When in 1582 a synod was called at Lubecz in deep Lithuania to consider some urgent social questions, so much feeling on the subject had arisen that the Polish delegates refused to consider these until they had first come to terms as to the adoration of Christ. Budny's party had to yield the point, though there was vigorous discussion, in which they seemed to have the stronger arguments ; but a compromise formula was agreed to : 'We have one God, whom we invoke as God ; but we pray to and invoke the Lord Jesus as mediator in intercession with God'.13

Harmony was short-lived however, for only tow months later at a synod at Luclawice, the excommunication of Budny, which had for some years been threatened, was carried through by the Lublin brethren led by Czechowicz and Niemojewski.     (Etc.)

Despite his excommunication, Budny seems to have continue in the confidence of the Lithuanians as long as he lived. His important relation to the social questions at issue in the church will be spoken of a few pages further on. After his death his form of doctrine seems to have declined ; but in 1599 a report reached the synod at Lublin that a great many in Lithuania were still saying that Christ ought not to be invoked. Two leading ministers were therefore sent to warn them to repent, else they would be excommunicated. The mission was successful. The leader of the non-adorants, Fabian Domanowski, having failed to appear, was excommunicated, and his followers voluntarily returned to the fold, after which we hear no more of non-adorantism except in Transylvania (etc).

In so far as Budny's excommunication from the Minor Church was for a difference of opinion on a matter of doctrine, it stands in striking contrast with the spirit of tolerance that had come generally to prevail in the Minor Church hitherto. But the feeling seems to have been strong that at whatever cost the church must not now lay itself open to the charge of having left the Christian religion in favor of Judaism, and the matter of the invocation of Christ in prayers was taken as the decisive test.     (Etc.)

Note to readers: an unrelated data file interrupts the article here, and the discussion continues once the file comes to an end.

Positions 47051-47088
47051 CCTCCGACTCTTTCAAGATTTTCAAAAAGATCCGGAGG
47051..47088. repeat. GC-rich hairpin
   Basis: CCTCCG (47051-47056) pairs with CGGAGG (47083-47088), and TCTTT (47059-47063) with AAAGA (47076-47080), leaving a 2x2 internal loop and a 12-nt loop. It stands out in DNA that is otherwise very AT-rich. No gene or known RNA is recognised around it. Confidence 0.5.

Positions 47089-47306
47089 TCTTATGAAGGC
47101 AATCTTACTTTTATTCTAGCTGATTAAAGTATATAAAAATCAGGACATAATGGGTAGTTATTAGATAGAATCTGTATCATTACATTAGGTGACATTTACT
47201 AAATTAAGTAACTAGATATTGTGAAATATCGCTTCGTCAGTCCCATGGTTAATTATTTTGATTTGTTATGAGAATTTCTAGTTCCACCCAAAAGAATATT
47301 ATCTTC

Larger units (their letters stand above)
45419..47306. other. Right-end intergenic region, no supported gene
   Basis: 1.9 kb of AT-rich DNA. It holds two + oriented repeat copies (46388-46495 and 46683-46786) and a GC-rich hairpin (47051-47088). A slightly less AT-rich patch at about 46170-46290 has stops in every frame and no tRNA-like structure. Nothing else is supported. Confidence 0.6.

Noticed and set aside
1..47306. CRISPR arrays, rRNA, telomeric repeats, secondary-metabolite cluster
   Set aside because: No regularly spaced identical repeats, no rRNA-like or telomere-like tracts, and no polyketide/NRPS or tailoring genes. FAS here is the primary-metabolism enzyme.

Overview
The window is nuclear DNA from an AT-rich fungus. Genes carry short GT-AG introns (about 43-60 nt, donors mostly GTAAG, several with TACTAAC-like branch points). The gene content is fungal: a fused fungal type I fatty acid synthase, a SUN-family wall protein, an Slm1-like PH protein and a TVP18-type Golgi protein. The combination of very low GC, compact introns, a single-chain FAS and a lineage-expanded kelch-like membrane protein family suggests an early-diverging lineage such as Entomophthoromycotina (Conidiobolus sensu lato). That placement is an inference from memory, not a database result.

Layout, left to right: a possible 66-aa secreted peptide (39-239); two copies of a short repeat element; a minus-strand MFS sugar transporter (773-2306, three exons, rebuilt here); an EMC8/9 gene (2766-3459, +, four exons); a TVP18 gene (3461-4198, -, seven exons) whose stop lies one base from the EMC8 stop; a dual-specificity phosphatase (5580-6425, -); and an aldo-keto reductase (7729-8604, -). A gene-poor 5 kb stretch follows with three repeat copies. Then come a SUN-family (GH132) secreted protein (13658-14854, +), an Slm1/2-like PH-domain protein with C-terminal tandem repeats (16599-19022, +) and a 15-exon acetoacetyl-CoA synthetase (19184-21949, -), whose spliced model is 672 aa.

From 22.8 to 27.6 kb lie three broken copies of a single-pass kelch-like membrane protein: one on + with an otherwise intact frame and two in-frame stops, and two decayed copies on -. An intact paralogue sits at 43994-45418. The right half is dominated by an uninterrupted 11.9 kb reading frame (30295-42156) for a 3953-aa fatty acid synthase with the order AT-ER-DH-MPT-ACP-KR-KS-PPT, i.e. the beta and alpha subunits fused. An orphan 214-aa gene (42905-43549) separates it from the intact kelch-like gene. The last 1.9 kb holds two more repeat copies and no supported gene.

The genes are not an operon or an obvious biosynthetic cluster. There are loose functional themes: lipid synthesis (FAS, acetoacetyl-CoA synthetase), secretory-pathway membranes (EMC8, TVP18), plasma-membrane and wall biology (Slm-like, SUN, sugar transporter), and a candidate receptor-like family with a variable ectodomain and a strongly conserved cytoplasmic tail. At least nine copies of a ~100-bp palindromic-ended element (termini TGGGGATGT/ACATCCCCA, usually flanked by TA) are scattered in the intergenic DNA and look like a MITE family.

8cf. Merczyng, Budny ; Stanslaw Kot, art. 'Budny,' Polski Slownik Biograficzny (Kraków, 1937), iii, 96-99.
      9cf. Josias Simler, Assertio orthodoxae doctrinae de duabus naturis Christi . . . opposita blasphemiis et somphismatibus Simonis Budnaei nuper ab ipso in Lituania evulgatis (Tiguri, 1575) ; Johannes Wigand, De Jesu Christo Deo et Homine (Regiomonti, 1575.
      10cf. Reformacja w Polsce, vii (1936), 316-323 ; Ms in Bodleian Library, Oxford, Rawlinson Letters 107, pp. 97-100 ; Stanislaw Kot, 'Anglo Polonica,' Nauka Polska, xx (1935), 105 ff.
      11O przedniejszych wiary Christianskie artikulech, etc.   (On the principal articles of the Christian faith), Losk, 1576.

 

From SOCINIANISM IN SEVENTEENTH-CENTURY ENGLAND, 1951 by Herbert John McLachlan